“You have two alarm clocks. No one with two alarm clocks loves their job. Two alarm clocks mean it’s a chore for you to get up in the morning.”
Elementary has an uphill battle to fight. TV snobs complain that it’s just another CBS procedural drama. Sherlock devotees whine that it’s a blatant and inferior rip-off of their beloved show. Clueless TV dabblers assume it’s set at a school for young children. But what is the show actually like?
It’s fast-paced, witty, and shows many flashes of brilliance. And the same could be said for its lead, Jonny Lee Miller. He owns the role of the role of the legendary detective, and plays it a bit more jaded than Cumberbatch’s, and a bit less than Downey’s. I was overjoyed when I found out Miller was keeping his British accent, though the breathless clip with which he delivers his lines had some viewers searching for closed captioning buttons on their remotes. I didn’t have any trouble understanding him, though.
I didn’t think Miller would have much trouble pulling off a great Holmes, but I was a bit more wary about Watson. I’m not familiar with Lucy Liu’s acting, and I worried that it might become just another will they/won’t they couple teaming up to solve crime (not that I don’t love many shows with that format, it just doesn’t seem very Sherlock Holmes). Since the producers have assured many times that they don’t intend the Holmes/Watson dynamic to turn romantic, I then focused on what Liu would bring to the table as Watson.
Liu’s Watson is far less awed by Holmes’ brilliance (perhaps partly due to a false deduction he made to spare her feelings) than a typical rendering of the character, has a painful past, and has some skill of her own at noticing clues. She plays the calm one to Holmes’ manic tendencies, but also shows a more playful side occasionally (as in the ending scene). Her enjoyment of both opera and baseball hints at a layered personality.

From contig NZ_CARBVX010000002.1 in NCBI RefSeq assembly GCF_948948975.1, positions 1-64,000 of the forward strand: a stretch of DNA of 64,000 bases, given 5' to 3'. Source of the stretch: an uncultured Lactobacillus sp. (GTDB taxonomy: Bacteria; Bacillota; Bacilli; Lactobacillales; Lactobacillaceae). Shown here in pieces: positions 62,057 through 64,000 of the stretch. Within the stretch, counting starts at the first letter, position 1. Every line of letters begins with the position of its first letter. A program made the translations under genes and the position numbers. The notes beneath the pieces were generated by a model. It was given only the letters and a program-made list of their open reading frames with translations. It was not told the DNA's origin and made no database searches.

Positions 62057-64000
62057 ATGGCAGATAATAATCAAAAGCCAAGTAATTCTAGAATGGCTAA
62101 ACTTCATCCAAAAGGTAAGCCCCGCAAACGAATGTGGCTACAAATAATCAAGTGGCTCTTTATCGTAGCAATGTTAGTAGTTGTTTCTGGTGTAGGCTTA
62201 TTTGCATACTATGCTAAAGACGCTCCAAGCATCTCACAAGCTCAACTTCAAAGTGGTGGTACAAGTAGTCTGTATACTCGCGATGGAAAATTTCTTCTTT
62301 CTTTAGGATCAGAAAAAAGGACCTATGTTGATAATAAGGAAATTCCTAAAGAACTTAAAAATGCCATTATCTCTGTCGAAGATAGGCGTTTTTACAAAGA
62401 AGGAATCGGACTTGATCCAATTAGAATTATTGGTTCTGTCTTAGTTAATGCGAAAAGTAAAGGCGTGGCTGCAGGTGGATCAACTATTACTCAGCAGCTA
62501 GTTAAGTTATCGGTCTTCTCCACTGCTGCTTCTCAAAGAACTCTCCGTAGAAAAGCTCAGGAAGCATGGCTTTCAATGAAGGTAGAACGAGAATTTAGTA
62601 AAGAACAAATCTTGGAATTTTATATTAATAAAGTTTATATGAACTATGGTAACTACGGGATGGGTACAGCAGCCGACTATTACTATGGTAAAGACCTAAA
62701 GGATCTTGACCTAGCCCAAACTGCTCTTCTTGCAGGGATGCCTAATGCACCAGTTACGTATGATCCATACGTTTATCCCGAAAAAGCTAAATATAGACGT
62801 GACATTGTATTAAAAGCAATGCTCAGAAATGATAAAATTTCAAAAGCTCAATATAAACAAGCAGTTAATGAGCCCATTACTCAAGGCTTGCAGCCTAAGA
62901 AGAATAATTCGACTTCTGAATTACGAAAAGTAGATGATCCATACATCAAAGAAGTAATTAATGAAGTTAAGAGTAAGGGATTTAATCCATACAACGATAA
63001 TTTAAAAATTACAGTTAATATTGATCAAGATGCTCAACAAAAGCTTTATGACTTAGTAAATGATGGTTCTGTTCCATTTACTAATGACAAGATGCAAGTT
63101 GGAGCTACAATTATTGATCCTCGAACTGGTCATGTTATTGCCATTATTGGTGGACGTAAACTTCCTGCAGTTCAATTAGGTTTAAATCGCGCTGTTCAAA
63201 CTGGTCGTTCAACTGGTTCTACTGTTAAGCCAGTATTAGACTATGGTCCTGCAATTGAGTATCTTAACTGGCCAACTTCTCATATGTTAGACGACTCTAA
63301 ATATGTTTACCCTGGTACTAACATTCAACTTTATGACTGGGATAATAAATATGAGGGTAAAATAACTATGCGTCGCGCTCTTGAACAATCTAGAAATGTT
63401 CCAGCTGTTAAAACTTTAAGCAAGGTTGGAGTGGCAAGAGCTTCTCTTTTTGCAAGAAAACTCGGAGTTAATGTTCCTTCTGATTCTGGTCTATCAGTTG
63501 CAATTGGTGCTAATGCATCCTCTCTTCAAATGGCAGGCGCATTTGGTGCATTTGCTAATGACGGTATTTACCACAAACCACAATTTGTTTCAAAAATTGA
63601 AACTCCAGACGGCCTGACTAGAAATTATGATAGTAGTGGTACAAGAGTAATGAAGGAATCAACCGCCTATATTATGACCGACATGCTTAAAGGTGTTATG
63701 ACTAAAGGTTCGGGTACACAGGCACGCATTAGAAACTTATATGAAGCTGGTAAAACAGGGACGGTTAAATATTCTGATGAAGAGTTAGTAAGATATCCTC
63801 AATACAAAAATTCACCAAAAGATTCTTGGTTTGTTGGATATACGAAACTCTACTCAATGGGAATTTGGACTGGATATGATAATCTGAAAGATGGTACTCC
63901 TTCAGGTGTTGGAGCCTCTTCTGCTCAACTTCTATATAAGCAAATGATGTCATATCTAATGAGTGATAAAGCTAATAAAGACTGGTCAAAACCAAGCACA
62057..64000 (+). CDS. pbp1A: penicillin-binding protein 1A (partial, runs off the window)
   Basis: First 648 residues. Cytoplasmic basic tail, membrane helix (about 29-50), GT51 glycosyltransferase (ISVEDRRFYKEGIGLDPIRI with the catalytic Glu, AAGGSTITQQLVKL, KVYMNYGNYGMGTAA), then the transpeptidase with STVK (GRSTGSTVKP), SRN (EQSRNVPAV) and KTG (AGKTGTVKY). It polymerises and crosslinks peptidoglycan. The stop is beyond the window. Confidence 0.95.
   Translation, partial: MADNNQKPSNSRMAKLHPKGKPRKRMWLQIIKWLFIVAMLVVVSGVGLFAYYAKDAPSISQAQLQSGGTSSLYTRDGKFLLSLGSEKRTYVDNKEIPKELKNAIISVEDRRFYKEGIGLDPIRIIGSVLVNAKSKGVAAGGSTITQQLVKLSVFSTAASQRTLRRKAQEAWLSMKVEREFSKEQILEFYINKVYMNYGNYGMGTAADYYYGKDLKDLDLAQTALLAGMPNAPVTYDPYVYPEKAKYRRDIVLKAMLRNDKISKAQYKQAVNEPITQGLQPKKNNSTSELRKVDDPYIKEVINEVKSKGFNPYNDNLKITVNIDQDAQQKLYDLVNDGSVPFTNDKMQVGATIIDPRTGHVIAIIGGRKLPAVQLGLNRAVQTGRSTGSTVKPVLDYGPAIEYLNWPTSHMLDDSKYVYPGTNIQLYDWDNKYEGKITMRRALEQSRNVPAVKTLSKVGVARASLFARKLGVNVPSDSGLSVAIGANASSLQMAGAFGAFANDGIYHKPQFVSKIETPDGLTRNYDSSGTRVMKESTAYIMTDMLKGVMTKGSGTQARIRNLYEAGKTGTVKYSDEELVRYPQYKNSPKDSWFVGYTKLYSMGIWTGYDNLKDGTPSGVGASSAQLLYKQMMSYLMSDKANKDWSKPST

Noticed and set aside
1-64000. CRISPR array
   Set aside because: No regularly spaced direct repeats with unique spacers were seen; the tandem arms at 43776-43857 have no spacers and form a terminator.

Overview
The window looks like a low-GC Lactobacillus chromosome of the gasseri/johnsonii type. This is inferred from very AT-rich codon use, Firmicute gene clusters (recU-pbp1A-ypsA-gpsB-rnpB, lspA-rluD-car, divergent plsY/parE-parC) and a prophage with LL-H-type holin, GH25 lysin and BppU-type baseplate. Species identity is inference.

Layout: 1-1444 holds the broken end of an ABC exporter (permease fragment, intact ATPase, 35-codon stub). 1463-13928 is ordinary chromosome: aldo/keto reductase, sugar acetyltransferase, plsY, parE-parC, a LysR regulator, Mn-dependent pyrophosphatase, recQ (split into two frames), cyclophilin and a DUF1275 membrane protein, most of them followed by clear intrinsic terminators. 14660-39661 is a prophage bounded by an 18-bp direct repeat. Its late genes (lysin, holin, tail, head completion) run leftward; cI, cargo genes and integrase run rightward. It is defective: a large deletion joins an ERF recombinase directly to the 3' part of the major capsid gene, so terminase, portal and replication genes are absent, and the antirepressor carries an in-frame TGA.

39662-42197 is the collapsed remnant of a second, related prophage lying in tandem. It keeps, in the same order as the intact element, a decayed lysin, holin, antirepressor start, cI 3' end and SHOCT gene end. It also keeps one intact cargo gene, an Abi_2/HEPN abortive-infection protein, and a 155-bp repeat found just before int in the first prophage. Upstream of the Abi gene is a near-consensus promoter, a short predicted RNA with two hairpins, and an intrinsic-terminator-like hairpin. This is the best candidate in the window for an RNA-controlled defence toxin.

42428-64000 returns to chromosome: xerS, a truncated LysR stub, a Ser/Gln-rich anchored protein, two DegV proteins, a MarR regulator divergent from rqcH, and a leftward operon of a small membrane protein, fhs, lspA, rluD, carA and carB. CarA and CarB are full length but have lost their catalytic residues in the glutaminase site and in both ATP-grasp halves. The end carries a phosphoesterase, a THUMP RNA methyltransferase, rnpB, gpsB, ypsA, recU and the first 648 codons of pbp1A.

The initial crime to solve had a decent amount of twists, though it isn’t earth-shattering. Thankfully, the previews didn’t give much away. I was surprised by how willing Captain Gregson was to let Sherlock into the case, but him working with Holmes before in England made it more plausible.
One of my favorite parts was Holmes crashing Watson’s car into a suspect’s vehicle. Like Watson, I assumed he did it because it would help them get evidence to arrest the murderer. But no, he just did it because he was mad. Spoiled rich kid.
Elementary isn’t basing its cases on the classic Doyle stories, though I suspect Moriarty will show up soon enough. And after Watson deduced that Sherlock’s spiral downward was caused by a woman (yes, Holmes isn’t the only one with deducing skills), my first thought was that could be Irene Adler.
In all, while this pilot didn’t blow me away, I enjoyed every minute of it, and my high expectations were fully met. I love the character of Sherlock Holmes, and a movie every two years and three episodes every 18 months leaves plenty of room for another version of Holmes. Also, Holmes-inspired shows like Monk and House have now ended, leaving room for more anti-heroes with excellent deductive reasoning. I definitely plan to continue watching.